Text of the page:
In principle, the waterways of the Żuławy Loop are accessible for vessels with a draught of 1.4 m – with the exception of the route to the Capital of Żuławy, where the guaranteed depth is 1 metre. At the each end point of every route, there is a marina or other mooring spot that is not only safe, but also equipped with basic utilities: water, electricity, bathrooms, and toilets.
The Vistula is a waterway forming a part of the IWW E70 and Żuławy Loop. High water levels can pose a problem while sailing on the Żuławy Loop, as the Biała Góra, Gdańska Góra, and Przegalina locks are being closed to prevent flooding. You should also avoid sailing close to the shore to avoid hitting, e.g. spurs hidden under water.
887 km down the route, there is the Biała Góra lock with the entrance to the Nogat. Two kilometres further, there is the village of Piekło, which has become a symbol of the battle to protect Polish schools during fascist Germanisation. We can also find the village of Gorzędziej (902 km), where – according to a legend – St. Adalbert of Prague prayed in 997. One kilometre further, we pass the Knyblewski Bridge built by the Germans right at the beginning of the war. The bridge used to connect Berlin with Königsberg (Kaliningrad) and was demolished at the end of the war. The Poles rebuilt the bridge in 1950.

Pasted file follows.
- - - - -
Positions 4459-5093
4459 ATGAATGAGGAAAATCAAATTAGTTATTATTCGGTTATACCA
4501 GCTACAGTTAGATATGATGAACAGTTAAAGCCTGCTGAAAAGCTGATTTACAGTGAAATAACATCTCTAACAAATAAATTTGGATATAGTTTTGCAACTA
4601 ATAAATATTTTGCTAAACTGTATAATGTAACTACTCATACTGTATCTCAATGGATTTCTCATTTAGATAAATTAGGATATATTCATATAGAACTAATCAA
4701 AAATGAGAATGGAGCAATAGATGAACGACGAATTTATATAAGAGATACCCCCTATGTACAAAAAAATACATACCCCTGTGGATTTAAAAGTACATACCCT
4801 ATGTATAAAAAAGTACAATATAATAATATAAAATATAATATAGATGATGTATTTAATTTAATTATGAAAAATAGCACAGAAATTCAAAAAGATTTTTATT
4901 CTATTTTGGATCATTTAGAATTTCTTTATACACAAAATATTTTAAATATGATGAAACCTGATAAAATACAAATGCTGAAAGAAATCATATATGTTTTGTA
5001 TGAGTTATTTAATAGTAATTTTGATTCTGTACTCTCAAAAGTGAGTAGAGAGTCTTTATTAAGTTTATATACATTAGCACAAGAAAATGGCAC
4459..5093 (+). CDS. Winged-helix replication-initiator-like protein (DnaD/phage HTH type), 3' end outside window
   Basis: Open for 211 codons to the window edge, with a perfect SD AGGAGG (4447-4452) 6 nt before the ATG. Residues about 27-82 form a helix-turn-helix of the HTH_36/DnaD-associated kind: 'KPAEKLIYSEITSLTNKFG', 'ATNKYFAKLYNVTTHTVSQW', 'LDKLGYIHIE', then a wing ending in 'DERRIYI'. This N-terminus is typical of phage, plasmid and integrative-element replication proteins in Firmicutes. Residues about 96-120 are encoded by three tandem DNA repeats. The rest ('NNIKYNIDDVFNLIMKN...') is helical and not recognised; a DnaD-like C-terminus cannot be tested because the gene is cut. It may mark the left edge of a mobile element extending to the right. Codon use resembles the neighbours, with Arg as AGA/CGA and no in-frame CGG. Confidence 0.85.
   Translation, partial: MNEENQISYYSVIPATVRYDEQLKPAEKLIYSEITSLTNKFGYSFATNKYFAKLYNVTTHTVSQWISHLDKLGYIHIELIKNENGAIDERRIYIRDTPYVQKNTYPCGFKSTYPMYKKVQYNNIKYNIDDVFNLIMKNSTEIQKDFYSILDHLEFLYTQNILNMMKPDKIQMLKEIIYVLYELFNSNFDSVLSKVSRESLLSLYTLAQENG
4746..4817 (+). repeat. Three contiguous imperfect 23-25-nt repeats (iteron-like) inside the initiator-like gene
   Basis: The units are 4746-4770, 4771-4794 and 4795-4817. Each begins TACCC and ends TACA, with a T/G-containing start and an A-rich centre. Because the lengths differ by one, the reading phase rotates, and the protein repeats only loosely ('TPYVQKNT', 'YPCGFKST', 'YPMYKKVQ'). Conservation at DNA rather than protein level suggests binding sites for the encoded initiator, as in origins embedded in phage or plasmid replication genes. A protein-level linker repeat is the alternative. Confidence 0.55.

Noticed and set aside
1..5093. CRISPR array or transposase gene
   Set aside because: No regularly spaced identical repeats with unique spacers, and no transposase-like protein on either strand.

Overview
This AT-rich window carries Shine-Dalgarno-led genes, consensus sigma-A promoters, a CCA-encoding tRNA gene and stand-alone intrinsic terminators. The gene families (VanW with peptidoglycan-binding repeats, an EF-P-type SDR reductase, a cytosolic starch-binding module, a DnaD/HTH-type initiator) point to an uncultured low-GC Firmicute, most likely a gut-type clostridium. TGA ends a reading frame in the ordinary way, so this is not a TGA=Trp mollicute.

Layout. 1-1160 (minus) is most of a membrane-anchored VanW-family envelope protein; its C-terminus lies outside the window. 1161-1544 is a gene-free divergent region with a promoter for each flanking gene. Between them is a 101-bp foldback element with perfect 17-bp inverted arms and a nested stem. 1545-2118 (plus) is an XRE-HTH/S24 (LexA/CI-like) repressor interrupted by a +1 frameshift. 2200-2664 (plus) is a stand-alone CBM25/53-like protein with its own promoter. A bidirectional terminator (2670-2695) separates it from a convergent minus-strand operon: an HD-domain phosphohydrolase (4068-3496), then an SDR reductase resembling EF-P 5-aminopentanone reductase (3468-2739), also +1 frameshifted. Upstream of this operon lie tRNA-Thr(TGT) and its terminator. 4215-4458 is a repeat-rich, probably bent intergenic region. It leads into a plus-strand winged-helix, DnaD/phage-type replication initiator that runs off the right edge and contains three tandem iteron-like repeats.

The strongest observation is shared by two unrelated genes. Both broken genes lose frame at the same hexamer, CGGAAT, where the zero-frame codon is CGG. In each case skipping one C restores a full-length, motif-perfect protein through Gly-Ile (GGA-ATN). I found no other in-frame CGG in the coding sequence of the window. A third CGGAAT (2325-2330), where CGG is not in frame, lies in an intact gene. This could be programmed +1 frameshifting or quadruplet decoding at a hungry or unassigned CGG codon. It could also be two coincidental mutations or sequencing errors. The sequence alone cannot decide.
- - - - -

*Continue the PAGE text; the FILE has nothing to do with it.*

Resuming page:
The mooring piers (908 km) let us go to the city of Tczew that houses the very interesting Vistula River Museum.
In Palczewo (918 km), we can find probably one of the last and the most impressive Dutch windmills with a rotating dome that allowed to set the vanes in the direction of the wind. There is also a wooden church built in the 17th century. Nearby, in Steblewo and Nowa Cerkiew (918-921 km), there are historic houses with arcaded porches and further down, in Kiezmarek (939 km), the Vistula crosses the bridge over the S7 road which connects Gdańsk with Warsaw.